After the pageant we headed back towards Buffalo, New York for an overnight stay in Williamsville, NY. Though over an hour away, it was the closest place to find a reasonably priced motel. The pageant draws visitors from all over the U.S. and hotels are filled a year in advance or more.
The small village of Williamsville is replete with numerous bronze works of art thanks in great part to the hotel and restaurant entrepreneur Russell J. Salvatore, the owner of a number of places in the area (along with his family).
Perhaps the most unique of all of the pieces in the area is the Lunchtime on aSkyscrapersculpture by Sergio Furnari, which is based on a popular photograph taken by Charles C. Ebbets in 1932. An Italian sculptor, Furnari owned a mobile tourist attraction which he took around New York and which he created himself. Sergio made his living driving it around New York and selling souvenir versions of the statue to people. Russ Salvatore offered to buy it from him and eventually purchased it for $50,000 and then paid to have it moved to the front of his Garden Palace Hotel in Williamsville.
Once the ten-ton crane positioned the sculpture, Russ then hired local mural artist Tim Martin to create a mural of New York City below the men. The hand-painted billboard makes the statue look authentic, as if they are truly eating lunch 38 stories up in the sky.
There are a couple of other unique sculptures
After breakfast we were on our way home again. I always like to take a different route whenever possible, but we also had our schedule to consider. Nonetheless, we dropped south towards Jamestown, NY. We went west on I-90 until the Fredonia exit and then south on NY Hwy 60 towards Jamestown.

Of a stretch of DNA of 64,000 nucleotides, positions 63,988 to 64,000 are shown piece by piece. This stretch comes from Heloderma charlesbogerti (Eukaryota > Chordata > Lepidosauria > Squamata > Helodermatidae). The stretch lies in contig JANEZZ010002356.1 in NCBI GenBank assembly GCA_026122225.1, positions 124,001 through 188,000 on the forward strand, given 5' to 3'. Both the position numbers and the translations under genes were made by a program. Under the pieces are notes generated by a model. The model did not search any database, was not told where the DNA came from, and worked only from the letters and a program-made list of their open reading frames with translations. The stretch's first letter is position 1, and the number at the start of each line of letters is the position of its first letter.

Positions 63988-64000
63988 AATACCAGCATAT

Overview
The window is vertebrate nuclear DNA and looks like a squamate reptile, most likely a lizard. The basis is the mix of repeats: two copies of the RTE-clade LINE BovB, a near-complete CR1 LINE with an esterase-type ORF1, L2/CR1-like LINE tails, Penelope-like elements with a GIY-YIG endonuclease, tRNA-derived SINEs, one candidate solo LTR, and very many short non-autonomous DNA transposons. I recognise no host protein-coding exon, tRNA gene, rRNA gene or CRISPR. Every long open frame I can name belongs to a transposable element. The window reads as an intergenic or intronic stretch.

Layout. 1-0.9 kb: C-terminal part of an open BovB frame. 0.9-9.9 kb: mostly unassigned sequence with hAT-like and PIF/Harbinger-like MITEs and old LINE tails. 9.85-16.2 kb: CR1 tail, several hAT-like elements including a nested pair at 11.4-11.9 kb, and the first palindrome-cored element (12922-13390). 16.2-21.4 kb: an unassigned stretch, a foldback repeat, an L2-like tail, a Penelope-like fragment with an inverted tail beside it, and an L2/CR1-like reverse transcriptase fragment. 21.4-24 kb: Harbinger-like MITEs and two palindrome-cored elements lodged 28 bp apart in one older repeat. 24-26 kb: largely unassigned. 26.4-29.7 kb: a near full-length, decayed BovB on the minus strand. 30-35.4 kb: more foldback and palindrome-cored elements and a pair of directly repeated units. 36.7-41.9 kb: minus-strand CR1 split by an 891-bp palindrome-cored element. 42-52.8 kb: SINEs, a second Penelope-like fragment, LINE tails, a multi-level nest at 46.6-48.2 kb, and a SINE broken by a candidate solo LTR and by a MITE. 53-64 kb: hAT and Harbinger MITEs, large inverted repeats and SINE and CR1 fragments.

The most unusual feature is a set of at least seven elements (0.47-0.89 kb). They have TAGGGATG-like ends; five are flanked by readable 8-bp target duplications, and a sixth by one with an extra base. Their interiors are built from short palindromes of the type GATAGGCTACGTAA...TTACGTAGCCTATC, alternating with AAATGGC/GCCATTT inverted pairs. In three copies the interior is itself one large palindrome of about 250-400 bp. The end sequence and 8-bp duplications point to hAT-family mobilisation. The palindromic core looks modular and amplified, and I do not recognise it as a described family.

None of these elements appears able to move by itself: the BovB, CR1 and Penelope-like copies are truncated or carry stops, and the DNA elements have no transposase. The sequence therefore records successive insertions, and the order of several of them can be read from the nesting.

Along the way we drove through the small town of Gerry, NY. I had to stop for a photo as one of my good friends in Lexington is named Gerry. Took this in his honor!! (Hope you are reading Gerry!)
Jamestown, New York is the birthplace of iconic TV star Lucille Ball. There is Lucy and Desi stuff all over town. We didn’t have time to visit the Lucy-Desi Center, but I did at least get shots of the facilities (The Lucy Desi Museum and the Desilu Studios) from the outside.
Unfortunately, we didn’t have time to get to see her grave marker in the cemetery. I did get a shot of a huge mural however… The mural was done by Gary Peters Jr. and Gary Peters Sr. and completed in October 2012.
From Jamestown we headed west on Interstate 86, also known as the “Southern Tier Expressway.” This used to be US Rte 17, but, as of 2013, much of this has been converted to interstate. The section we were on goes all the way to Lake Erie and is a very scenic drive. We eventually hit I-90 in Erie, PA and then headed south to I-79, which we followed towards Pittsburgh. Along the way we were stuck in a huge traffic jam due to road construction near Moraine State Park (Exit 99) in Pennsylvania. It did allow me time to get some wildflower photos from the car….
The rural scenery is also wonderful on I-79 as it rolls through the Allegheny Plateau.